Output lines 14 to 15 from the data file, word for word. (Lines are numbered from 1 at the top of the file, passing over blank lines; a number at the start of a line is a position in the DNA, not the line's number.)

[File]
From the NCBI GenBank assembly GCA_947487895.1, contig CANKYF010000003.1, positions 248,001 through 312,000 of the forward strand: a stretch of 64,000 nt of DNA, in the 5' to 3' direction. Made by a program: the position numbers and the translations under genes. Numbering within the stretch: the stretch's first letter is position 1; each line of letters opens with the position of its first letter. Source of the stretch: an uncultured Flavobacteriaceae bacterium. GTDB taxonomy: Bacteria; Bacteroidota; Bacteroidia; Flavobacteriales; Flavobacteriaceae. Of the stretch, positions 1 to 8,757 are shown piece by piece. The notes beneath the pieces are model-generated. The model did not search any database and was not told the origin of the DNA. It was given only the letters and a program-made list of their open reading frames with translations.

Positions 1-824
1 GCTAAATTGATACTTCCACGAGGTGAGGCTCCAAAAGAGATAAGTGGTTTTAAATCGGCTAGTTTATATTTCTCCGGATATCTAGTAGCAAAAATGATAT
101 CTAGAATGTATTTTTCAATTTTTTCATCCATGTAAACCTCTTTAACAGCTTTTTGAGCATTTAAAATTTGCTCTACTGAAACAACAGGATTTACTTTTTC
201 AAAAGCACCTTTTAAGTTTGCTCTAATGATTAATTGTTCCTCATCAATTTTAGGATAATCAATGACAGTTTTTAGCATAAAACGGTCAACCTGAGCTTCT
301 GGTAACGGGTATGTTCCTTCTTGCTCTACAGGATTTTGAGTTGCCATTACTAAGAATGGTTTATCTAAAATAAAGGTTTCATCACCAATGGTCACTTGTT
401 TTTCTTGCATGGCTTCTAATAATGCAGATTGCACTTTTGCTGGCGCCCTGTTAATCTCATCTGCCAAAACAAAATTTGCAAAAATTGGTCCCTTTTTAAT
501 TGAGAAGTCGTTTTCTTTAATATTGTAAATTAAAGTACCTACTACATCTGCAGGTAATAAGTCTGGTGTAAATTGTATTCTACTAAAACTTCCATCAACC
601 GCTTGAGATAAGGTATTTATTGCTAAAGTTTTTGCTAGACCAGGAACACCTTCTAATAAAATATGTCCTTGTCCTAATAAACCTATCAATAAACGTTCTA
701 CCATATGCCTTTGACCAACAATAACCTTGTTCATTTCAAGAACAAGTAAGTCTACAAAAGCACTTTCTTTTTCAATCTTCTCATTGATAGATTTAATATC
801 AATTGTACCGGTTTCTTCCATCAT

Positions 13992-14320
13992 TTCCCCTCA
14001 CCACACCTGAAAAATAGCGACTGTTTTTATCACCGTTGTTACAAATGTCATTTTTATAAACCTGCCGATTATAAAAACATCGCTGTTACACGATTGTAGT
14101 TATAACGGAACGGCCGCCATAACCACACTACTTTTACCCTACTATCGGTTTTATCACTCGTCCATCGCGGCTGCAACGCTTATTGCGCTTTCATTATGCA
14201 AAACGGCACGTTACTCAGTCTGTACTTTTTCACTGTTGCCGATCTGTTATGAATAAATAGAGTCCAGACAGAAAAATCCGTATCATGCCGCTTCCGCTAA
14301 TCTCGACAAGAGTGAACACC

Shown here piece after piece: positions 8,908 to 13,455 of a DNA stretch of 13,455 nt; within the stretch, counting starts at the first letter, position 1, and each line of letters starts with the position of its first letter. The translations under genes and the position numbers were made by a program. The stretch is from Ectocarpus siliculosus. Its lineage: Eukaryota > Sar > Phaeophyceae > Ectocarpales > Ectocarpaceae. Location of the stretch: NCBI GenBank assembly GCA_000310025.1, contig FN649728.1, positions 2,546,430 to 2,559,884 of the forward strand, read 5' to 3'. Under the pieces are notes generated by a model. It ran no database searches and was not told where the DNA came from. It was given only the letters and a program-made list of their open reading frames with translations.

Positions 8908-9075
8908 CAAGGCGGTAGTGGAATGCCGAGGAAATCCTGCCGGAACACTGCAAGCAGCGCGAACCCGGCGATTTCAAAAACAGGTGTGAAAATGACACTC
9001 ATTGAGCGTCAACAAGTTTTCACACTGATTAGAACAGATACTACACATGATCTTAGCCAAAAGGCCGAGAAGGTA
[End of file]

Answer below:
14001 CCACACCTGAAAAATAGCGACTGTTTTTATCACCGTTGTTACAAATGTCATTTTTATAAACCTGCCGATTATAAAAACATCGCTGTTACACGATTGTAGT
14101 TATAACGGAACGGCCGCCATAACCACACTACTTTTACCCTACTATCGGTTTTATCACTCGTCCATCGCGGCTGCAACGCTTATTGCGCTTTCATTATGCA